Living Apart but Together
Why do couples continue to live together even though they are separated or considering divorce? Some couples find that they want ‘space’ from each other and decide to live together (stay in their current home) while they start marriage counseling or wait for the divorce to go through.
This decision is based on many variables. Sometimes the couple can’t decide who should leave the home or they may want their children to remain in their current school district.
Some couples have a sizeable home with a substantial mortgage payment. They decide to share the home… Continue reading
Don’t let the snow or flu season interfere with your therapy sessions. Inclement weather and less sunlight during winter can increase depression, illness, and lethargy. It brings that “I just want to stay at home and rest” feeling. Many of my clients are now using phone or video sessions for this reason and others. Recently, a client’s child was home sick from school, so I told her to grab a cup of coffee or tea and we could have our session over the phone. An increasingly popular method of counseling, distance therapy allows you to have therapy anywhere—from the comfort… Continue reading
In the Scientific American’s Distance Therapy Comes of Age, by Robert Epstein states that with distant therapy you can, “see your progress in black and white,” referring to people who text with their therapist. The sessions are visible and can be reviewed for progress. Epstein also shares that “research demonstrates that remote email Chat voice or text can effectively treat cognitive, behavioral and emotional disorders.”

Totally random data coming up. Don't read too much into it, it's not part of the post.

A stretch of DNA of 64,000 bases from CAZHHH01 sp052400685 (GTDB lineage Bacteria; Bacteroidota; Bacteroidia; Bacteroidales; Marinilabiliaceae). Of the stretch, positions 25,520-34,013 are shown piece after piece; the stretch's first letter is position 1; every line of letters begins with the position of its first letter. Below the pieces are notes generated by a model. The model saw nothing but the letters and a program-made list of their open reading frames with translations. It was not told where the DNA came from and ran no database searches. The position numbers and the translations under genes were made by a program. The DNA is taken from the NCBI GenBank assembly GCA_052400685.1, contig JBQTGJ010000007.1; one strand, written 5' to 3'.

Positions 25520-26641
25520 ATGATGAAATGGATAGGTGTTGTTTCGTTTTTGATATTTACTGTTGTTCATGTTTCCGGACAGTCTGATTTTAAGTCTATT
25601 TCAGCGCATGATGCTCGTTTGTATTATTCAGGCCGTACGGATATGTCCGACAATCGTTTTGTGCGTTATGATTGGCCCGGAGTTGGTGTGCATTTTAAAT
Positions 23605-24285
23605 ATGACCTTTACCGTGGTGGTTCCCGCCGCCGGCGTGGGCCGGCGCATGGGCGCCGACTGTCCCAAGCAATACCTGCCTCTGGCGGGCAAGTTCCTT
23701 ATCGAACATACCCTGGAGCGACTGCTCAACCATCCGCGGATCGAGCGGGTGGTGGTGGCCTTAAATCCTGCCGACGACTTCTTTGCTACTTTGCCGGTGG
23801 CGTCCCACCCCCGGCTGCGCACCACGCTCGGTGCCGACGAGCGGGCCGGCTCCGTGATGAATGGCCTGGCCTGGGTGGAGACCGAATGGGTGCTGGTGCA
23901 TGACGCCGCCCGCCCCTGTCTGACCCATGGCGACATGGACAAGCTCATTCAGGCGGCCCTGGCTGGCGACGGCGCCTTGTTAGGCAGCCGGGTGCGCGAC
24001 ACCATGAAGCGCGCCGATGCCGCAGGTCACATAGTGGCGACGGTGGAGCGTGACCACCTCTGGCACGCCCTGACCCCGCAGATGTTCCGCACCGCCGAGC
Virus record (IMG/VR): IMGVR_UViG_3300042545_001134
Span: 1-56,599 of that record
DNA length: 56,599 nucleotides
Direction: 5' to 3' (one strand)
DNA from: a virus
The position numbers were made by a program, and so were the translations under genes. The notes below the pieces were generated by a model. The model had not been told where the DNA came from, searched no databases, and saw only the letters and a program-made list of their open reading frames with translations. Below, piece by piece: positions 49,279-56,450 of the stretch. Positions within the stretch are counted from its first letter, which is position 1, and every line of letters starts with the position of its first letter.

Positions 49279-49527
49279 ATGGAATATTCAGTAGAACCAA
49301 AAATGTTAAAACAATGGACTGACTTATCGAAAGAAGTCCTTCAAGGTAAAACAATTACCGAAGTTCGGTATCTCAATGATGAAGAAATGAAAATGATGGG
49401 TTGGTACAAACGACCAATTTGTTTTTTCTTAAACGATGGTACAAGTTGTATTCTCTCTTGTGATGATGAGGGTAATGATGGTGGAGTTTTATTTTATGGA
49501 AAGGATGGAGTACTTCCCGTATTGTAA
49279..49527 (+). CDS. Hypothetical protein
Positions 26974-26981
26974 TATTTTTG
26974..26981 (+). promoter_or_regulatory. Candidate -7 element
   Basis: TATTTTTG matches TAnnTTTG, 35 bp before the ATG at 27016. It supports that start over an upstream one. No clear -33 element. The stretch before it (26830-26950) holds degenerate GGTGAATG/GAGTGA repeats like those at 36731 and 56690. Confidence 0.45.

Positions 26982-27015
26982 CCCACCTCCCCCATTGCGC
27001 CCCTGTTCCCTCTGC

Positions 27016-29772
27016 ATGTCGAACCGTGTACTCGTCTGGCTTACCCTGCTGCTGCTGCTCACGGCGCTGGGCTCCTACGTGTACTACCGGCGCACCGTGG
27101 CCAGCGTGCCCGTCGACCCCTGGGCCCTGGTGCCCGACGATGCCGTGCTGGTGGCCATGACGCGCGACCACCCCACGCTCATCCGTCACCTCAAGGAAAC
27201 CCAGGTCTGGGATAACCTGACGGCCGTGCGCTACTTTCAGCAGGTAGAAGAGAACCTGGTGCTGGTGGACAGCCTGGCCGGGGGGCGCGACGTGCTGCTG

Text, Email, Video Are the Way of Therapy’s Future
My college age clients text me about their anxiety, relationships, school stress, etc. It is a quick and easy, confidential way to solve problems with… Continue reading
According to a recent story in the New York Times, Facebook is one of the most popular searches for couples and singles.
Does Facebook Cause Relationship Turmoil?
Facebook is frequently a topic of conversation and conflict in today’s couples counseling. Facebook has made impulsive dating and “hooking up” so easy and quick that repercussions are not considered until they break the trust in a person’s current relationship.
As a therapist, I listen to couples argue about who they have as “friends” and how they list each other on Facebook as an indicator of their commitment to their current relationship.… Continue reading